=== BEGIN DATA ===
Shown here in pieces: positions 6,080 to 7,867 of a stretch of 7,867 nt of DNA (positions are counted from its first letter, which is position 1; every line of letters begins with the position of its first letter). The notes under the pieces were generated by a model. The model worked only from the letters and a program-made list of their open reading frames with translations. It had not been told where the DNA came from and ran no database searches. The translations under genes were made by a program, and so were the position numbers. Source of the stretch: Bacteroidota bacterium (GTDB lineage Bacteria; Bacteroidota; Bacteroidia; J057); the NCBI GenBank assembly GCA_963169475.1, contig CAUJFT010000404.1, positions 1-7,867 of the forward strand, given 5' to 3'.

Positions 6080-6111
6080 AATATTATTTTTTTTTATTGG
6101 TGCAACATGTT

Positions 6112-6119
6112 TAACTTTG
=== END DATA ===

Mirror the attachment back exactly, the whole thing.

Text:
Shown here in pieces: positions 6,080 to 7,867 of a stretch of 7,867 nt of DNA (positions are counted from its first letter, which is position 1; every line of letters begins with the position of its first letter). The notes under the pieces were generated by a model. The model worked only from the letters and a program-made list of their open reading frames with translations. It had not been told where the DNA came from and ran no database searches. The translations under genes were made by a program, and so were the position numbers. Source of the stretch: Bacteroidota bacterium (GTDB lineage Bacteria; Bacteroidota; Bacteroidia; J057); the NCBI GenBank assembly GCA_963169475.1, contig CAUJFT010000404.1, positions 1-7,867 of the forward strand, given 5' to 3'.

Positions 6080-6111
6080 AATATTATTTTTTTTTATTGG
6101 TGCAACATGTT

Positions 6112-6119
6112 TAACTTTG